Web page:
A marijuana DUI lawyer with our firm can help you understand more about marijuana impairment traffic stops and determine if your arresting officer followed appropriate procedures during your arrest.

Impairment vs. Presence of Metabolites

The active ingredient in marijuana that leads to impairment is Delta-9 THC. During the metabolization of Delta-9 THC, the first metabolite product is 11-hydroxy-THC. This metabolite can also impair users after conversion of all Delta-9 THC.

Further metabolization creates a secondary metabolite called 9-carboxy-THC. This metabolite does not cause impairment. If your blood test returns only 9-carboxy-THC, your defense attorney can file for dismissal of your marijuana DUI.

In State ex rel. Montgomery v. Harris (Shilgevorkyan), 234 Ariz. 343 (2014), the Arizona Supreme Court ruled that the presence solely of the non-impairing 9-carboxy-THC metabolite should exclude defendants from marijuana DUI charges.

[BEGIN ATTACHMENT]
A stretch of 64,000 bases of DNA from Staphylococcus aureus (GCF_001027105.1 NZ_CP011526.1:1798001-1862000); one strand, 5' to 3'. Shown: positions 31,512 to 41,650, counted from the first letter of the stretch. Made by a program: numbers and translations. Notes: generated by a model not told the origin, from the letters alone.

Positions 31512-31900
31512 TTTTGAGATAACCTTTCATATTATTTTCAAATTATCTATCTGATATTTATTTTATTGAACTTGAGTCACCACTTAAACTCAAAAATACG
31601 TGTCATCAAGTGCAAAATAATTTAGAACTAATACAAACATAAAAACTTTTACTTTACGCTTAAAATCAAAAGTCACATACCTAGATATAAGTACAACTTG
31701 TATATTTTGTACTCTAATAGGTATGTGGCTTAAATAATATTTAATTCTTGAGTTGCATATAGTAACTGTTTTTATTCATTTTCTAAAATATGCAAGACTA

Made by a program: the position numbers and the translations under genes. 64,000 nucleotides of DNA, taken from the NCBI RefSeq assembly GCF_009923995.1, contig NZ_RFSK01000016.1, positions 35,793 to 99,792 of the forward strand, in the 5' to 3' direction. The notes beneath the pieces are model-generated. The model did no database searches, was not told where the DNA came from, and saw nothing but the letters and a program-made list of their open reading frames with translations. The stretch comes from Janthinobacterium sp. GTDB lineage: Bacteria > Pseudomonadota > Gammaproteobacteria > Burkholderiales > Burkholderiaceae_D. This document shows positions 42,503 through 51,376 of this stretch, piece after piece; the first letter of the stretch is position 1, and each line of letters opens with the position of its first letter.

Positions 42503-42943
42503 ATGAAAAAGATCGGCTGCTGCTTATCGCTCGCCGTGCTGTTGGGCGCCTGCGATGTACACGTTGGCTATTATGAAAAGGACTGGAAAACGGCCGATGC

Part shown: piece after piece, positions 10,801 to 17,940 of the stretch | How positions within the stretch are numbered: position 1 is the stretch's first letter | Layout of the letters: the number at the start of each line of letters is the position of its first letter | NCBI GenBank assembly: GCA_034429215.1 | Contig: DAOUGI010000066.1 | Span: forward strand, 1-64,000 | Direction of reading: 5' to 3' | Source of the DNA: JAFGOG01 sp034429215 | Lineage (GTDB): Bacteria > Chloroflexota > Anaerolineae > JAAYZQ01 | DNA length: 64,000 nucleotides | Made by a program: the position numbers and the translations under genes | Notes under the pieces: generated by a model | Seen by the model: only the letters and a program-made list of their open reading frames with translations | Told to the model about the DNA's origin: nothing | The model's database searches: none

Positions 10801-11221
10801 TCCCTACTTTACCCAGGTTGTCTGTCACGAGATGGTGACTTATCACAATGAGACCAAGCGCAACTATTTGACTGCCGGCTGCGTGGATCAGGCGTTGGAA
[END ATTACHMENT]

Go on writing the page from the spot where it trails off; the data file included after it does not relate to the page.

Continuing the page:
The primary concern when using metabolites to measure impairment by marijuana is in the time it takes for all marijuana metabolites to exit your system. As we noted earlier, some metabolites can remain in your system for 30 days or more.

Before the 2014 ruling by the Arizona Supreme Court, language in ARS 28-1381(A)(1) and ARS 28-1381(A)(3) held that any amount of Delta-9 THC or any marijuana metabolites constituted impairment by their presence in a blood test. Since the ruling, the court now maintains that the presence of only 9-carboxy-THC does not constitute impairment under the law.